Alternative Fitness Trends

By: ARYA ROERIG

Boredom is almost everyone’s first complaint when trying to stick to a long-term fitness routine. A new crop of workout trends promises to keep things interesting while working up a sweat in the meantime. Lace up some shoes and try out some of the most fun workout trends of 2012.

These days, it’s hard to miss a Zumba class, which combines interval training with complex Latin dance moves to a fast-paced beat. Zumba is a relatively new movement that is billed as a Latin-inspired dance-fitness program.

“It’s sometimes hard to stay with the moves at first,” says Megan Kellen, who takes a Zumba class twice a week at her local YMCA. “Once you get into the whole idea that you’re dancing it really gets easier.”

Started in 2001, the craze is held like a traditional aerobics class but with more dance-inspired moves and a salsa, meringue and pop music style soundtrack. According to the official Zumba website, the main idea is that you move with the music instead of counting reps over it. With a low-impact focus and a fast aerobic pace, the “fitness party” seems to be catching on with Aqua Zumba and Zumbatomic for kids ages 4 to 12 and classes held in over 110,000 locations.

Anyone who remembers hula-hooping as a kid can now recapture that sense of fun and lightheartedness with a healthy spin. If you’ve ever been to a music festival you’ve seen the hooping girls attempting crazy feats while spinning away. According to Edward R. Laskowski, M.D., weighted and non-weighted hula hoops can be a good addition to any exercise program, especially if you’re able to hula hoop for at least 10 minutes at a time. The initial appeal of hooping is that it’s fun, but its lasting value is that it can work. An hour of intense hooping can burn as many calories as an hour-long workout on an elliptical. Many people are also drawn to the ease of hooping since it can be done anywhere with about a ten foot radius. Weighted hoops can be found at most fitness and sporting goods stores and there are even online tutorials that teach you how to come up with your own moves as well as ones that teach you some of the trickier moves. The smaller and lighter the hoop, the more energy it takes to keep the hoop going. The bigger and heavier the hoop, the easier it is to keep going, which means you may be able to do it for a longer period of time.

Remember a few years ago when everyone was passing around those weird videos of people jumping off buildings and dumpsters? That was Parkour, which in English means the “art of moving,” and it’s a physically challenging practice designed by French athlete David Belle. Sometimes called FreeRunning, the idea is to have participants run along a route or course while navigating obstacles that may be in the way, such as walls, tree branches, steps and buildings. The obstacles are used to propel the runner, gain speed and get from one place to another using only your body and the objects around you. Most Parkour is done independently, but classes are slowly starting to pop up in larger cities and you can always get inspiration from those YouTube videos.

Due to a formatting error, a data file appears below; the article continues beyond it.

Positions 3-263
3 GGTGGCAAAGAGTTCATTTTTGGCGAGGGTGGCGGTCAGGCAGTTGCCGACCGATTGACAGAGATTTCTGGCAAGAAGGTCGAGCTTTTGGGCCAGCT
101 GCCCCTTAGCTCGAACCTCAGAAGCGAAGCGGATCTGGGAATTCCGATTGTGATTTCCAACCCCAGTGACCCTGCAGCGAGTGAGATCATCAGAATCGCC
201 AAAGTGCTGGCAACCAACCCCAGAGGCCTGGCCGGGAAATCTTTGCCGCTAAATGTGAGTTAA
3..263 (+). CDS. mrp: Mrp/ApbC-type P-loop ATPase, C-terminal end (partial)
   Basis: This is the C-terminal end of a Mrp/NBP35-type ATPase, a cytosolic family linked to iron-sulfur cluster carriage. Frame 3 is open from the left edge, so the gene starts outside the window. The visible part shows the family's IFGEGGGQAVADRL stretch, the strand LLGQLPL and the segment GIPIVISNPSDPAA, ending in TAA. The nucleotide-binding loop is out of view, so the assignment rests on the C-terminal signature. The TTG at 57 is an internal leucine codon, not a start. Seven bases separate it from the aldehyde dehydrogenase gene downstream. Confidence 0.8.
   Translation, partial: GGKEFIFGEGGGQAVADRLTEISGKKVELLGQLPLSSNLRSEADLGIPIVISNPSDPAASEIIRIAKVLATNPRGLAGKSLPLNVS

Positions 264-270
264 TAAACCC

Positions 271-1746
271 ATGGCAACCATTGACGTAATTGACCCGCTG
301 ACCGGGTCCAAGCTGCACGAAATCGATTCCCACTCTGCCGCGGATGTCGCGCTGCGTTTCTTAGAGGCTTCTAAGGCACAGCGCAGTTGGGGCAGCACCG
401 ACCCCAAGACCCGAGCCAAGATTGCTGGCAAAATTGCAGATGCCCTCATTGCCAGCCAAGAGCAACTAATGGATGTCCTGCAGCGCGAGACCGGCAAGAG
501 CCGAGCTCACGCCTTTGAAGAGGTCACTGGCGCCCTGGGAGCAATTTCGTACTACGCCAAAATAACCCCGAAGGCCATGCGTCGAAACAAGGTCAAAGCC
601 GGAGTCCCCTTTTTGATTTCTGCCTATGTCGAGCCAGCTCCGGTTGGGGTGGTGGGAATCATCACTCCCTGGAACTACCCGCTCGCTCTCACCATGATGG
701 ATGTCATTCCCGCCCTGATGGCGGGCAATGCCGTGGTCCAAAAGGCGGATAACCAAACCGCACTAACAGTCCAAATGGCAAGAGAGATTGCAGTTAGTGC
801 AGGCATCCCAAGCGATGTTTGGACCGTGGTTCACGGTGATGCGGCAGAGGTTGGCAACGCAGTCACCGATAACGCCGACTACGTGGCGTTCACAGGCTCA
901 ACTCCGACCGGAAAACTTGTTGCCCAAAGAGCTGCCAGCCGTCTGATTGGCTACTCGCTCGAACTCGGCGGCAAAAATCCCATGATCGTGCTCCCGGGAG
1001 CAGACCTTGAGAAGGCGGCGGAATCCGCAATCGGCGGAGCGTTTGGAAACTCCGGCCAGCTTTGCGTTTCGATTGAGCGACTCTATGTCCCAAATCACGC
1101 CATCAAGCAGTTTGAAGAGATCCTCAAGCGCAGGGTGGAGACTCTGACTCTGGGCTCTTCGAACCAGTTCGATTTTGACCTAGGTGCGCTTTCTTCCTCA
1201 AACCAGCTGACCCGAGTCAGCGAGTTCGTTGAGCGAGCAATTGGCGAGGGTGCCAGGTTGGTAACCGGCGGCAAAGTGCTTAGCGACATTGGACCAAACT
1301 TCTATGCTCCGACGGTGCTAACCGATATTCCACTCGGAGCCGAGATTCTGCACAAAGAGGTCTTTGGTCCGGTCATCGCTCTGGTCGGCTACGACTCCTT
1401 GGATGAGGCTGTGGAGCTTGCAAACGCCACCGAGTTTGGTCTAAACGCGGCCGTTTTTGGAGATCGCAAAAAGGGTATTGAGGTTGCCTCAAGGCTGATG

In Asia, it is a dance to usher in a new birth. In Turkey, it is considered a folk dance. Belly dancing is not a new practice by any means but its recent practice has led it to be one of the biggest workout trends of the past few years, according to the American Council on Exercise. The fitness advocate group says belly dancing and other dances have evolved from the traditional concepts to become heart pumping workouts in gyms across the nation. With its seductive background and festive costumes many participants are sold on the visual aspects of the exercise before they realize the dances also work as a total body workout and an effective way to strengthen the core.

Though it has been around for about 25 years, the newest member of the alternative fitness world may be Nia, a program advertised as a sensory-based movement practice to promote health, wellness and fitness. Nia includes 52 moves that correspond with the main areas of the body: the base, the core and the upper extremities as well as three intensity levels. It is designed to be a non-impact aerobic practice. “Classes are barefoot and to music,” says Dorit Noble, a Nia teacher and trainer, on the Nia Techniques official website. “You’ll go from a dance move to a punch to a yoga position.”

Drawing from disciplines of the martial arts, dance arts and healing arts, Nia is meant to be practiced in a 60 minute class setting with a certified instructor so it may be a while before it’s available to anyone outside of very large cities.

Fitness trends go from fads to mainstays for a reason. It’s still to be determined if some of these new regimens will have lasting power while others seem to be on the fast track to every local gym, but the only way to know is to try them out.

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One Comment on “Alternative Fitness Trends”

  1. Tammie Riggie
    November 26, 2012 at 8:48 am #

    yoga is always great for the health, i do it all the time. *

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